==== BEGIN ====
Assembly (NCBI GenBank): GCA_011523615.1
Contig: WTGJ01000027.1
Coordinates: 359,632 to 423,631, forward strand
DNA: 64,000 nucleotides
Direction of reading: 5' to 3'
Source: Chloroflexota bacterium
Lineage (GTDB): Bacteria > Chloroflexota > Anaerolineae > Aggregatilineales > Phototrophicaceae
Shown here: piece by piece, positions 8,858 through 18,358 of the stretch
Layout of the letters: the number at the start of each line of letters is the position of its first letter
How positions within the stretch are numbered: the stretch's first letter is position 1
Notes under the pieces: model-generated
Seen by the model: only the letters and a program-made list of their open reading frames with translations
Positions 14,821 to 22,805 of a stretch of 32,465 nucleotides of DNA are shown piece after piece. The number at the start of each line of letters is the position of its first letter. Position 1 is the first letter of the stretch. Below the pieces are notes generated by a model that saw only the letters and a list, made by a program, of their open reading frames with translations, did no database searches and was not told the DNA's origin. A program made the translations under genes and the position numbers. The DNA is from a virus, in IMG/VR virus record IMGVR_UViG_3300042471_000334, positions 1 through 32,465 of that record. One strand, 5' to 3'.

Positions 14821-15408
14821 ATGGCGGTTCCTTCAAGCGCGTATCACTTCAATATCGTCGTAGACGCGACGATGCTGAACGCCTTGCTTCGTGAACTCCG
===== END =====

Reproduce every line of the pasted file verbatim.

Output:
Assembly (NCBI GenBank): GCA_011523615.1
Contig: WTGJ01000027.1
Coordinates: 359,632 to 423,631, forward strand
DNA: 64,000 nucleotides
Direction of reading: 5' to 3'
Source: Chloroflexota bacterium
Lineage (GTDB): Bacteria > Chloroflexota > Anaerolineae > Aggregatilineales > Phototrophicaceae
Shown here: piece by piece, positions 8,858 through 18,358 of the stretch
Layout of the letters: the number at the start of each line of letters is the position of its first letter
How positions within the stretch are numbered: the stretch's first letter is position 1
Notes under the pieces: model-generated
Seen by the model: only the letters and a program-made list of their open reading frames with translations
Positions 14,821 to 22,805 of a stretch of 32,465 nucleotides of DNA are shown piece after piece. The number at the start of each line of letters is the position of its first letter. Position 1 is the first letter of the stretch. Below the pieces are notes generated by a model that saw only the letters and a list, made by a program, of their open reading frames with translations, did no database searches and was not told the DNA's origin. A program made the translations under genes and the position numbers. The DNA is from a virus, in IMG/VR virus record IMGVR_UViG_3300042471_000334, positions 1 through 32,465 of that record. One strand, 5' to 3'.

Positions 14821-15408
14821 ATGGCGGTTCCTTCAAGCGCGTATCACTTCAATATCGTCGTAGACGCGACGATGCTGAACGCCTTGCTTCGTGAACTCCG